Moreover, an observational study was conducted in a tertiary care children’s hospital with 500 bed capacity in ICU specifically to assess the impact of a CAUTI quality improvement prevention bundle that included institution-wide standardization of and training on urinary catheter insertion and maintenance practices, daily review of catheter necessity, and rapid review of all CAUTIs. The implementation of the bundle had reduced the mean monthly CAUTI rate from 5.41 to 2.49 per 1000 catheter days [10].

CAUTI prevention begins from the time of insertion to deciding its removal. Considering that numerous guidelines are already in place, the implementation of each strategy relies greatly on the hands of the health care providers, particularly physicians and nurses.

Fonseca et al. [11] performed a systematic review focused on strategies for implementing guidelines by healthcare providers. They brought up important points for reducing CAUTI rates and intrauterine catheter (IUC) use. Strategies implemented together produced better results than implementing them individually and the use of effective education was seen as a starting point for all practice changes. They concluded that having strategies only was not enough to prevent CAUTIs and catheter use, but changes can occur when healthcare professionals become aware and motivated.

One of the challenges discovered in CAUTI prevention is bringing CAUTI awareness to the nurses’ minds. A hospital in Louisiana (USA) addressed this concern by creating a CAUTI team which utilized an action-oriented model based from implementation science called “The Four E’s” which stands for “Engage, Educate, Execute, and Evaluate”. This intervention reduced the CAUTI rate of the hospital by 74%. This simple study has proven how evidence-based research played an important role in CAUTI prevention.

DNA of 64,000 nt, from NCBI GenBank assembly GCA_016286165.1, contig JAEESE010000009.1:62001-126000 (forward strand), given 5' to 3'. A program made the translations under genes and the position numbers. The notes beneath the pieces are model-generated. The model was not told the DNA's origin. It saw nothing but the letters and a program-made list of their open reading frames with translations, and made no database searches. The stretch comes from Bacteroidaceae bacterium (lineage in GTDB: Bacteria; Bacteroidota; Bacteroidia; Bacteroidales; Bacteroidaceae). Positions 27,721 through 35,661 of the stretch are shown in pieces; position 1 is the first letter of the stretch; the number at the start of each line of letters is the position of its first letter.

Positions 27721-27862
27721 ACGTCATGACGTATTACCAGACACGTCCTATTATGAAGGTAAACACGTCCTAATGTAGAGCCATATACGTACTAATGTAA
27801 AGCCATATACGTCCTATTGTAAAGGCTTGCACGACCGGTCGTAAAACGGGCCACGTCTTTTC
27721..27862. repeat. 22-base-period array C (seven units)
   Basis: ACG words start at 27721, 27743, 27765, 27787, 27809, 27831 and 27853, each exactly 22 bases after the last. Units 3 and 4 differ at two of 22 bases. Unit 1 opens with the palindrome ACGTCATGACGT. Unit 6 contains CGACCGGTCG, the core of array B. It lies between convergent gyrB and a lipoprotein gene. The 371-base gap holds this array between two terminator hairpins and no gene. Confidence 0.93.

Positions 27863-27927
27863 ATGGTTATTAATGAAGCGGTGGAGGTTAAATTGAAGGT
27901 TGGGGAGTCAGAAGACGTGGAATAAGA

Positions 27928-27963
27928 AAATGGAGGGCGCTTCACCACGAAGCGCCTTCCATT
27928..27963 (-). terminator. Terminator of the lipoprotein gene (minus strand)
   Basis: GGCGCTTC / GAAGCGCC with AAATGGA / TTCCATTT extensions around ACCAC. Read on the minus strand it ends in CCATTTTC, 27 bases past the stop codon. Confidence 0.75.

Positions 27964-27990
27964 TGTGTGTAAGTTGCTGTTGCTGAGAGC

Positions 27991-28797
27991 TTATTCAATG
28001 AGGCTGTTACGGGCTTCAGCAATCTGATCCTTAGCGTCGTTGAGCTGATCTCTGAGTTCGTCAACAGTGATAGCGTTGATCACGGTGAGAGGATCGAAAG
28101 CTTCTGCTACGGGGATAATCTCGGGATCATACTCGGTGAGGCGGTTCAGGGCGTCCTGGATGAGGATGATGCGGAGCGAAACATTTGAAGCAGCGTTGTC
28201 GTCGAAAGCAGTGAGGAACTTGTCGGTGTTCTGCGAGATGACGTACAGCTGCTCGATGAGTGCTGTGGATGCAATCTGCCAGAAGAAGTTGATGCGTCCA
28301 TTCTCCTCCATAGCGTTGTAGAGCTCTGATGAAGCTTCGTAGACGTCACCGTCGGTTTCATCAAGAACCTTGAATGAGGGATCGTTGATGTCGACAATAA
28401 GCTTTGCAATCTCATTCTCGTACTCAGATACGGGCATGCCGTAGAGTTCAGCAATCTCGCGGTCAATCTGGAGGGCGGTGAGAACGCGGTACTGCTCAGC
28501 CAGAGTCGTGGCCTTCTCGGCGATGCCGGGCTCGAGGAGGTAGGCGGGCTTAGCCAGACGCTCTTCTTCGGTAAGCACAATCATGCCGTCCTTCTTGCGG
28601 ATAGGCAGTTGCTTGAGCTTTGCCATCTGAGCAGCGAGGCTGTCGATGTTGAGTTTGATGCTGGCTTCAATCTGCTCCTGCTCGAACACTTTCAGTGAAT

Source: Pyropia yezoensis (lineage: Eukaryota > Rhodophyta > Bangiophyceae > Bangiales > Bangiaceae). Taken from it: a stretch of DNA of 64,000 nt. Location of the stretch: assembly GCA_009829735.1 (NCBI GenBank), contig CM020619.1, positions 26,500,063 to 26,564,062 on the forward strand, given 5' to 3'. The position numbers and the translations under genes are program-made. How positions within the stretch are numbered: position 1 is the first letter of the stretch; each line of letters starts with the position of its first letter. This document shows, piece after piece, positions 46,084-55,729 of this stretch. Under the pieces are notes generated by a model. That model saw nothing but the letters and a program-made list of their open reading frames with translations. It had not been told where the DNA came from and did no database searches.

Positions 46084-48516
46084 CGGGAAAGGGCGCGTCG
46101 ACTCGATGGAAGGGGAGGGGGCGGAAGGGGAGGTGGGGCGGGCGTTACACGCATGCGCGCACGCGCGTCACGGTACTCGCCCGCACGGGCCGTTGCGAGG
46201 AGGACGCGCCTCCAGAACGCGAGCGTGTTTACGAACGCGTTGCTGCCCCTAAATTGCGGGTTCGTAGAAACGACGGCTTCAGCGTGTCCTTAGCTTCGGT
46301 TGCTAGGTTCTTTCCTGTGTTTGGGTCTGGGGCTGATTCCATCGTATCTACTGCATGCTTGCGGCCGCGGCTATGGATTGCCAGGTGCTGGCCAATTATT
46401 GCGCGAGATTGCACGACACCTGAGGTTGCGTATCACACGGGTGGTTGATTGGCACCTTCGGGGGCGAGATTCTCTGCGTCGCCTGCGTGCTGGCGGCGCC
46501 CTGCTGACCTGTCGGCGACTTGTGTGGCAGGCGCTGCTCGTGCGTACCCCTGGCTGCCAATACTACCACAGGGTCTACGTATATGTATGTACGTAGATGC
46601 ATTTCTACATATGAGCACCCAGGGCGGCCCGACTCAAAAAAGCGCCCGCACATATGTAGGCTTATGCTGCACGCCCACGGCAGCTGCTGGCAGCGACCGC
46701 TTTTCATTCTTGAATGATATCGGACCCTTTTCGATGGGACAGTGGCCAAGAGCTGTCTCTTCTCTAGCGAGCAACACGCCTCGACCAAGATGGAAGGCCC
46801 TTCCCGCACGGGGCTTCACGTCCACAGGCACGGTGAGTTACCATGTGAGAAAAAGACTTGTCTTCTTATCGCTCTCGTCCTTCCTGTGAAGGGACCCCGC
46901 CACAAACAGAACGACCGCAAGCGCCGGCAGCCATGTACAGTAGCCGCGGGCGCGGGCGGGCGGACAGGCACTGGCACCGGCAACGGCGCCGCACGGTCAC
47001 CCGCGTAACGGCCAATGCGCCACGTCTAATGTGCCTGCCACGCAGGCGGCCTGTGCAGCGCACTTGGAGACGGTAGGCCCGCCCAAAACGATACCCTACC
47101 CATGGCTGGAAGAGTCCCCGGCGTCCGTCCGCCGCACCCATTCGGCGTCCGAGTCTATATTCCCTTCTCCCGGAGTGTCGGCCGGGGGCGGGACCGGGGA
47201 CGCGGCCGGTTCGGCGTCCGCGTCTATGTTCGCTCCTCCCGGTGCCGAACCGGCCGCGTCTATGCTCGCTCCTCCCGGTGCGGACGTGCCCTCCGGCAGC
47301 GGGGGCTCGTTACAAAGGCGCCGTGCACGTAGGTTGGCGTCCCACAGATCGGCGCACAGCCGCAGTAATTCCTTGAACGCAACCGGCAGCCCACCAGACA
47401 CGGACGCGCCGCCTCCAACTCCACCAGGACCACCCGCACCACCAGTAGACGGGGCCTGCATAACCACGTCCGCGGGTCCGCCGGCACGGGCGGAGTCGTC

Literature has emphasized the importance of staff education to increase staff competency level such as in the prevention of infections within healthcare facilities. Despite that only few studies were particularly focused on staff education for CAUTI prevention, studies have shown that the essential elements for its prevention include staff education, ongoing monitoring of CAUTI incidence, monitoring catheter insertion and ensuring prompt removal, and careful attention to techniques for catheterization and catheter care.

The current trend in the field of education involves simulationbased learning. Simulations are used in the different areas of health care as well as across all levels of education. The use of simulation as an innovative teaching strategy promotes student’s critical thinking skills, learning, and confidence. Moreover, it helps them learn to make sound clinical decisions to improve patient outcomes [12].

Theoretical framework

Kirkpatrick's Levels of Evaluation Model [13] provides a useful framework for categorizing evaluations of simulation interventions [14]. The four levels of evaluation described in the framework are (1) reaction (2) learning (3) behaviour and (4) outcomes.

In the first level (reaction), evaluation outcomes include affective - whether participants liked the simulation intervention; and instrumental - whether participants found the training useful. While in the second level (learning), evaluation outcomes involve attitudes (feeling), knowledge (knowing), or skills (doing).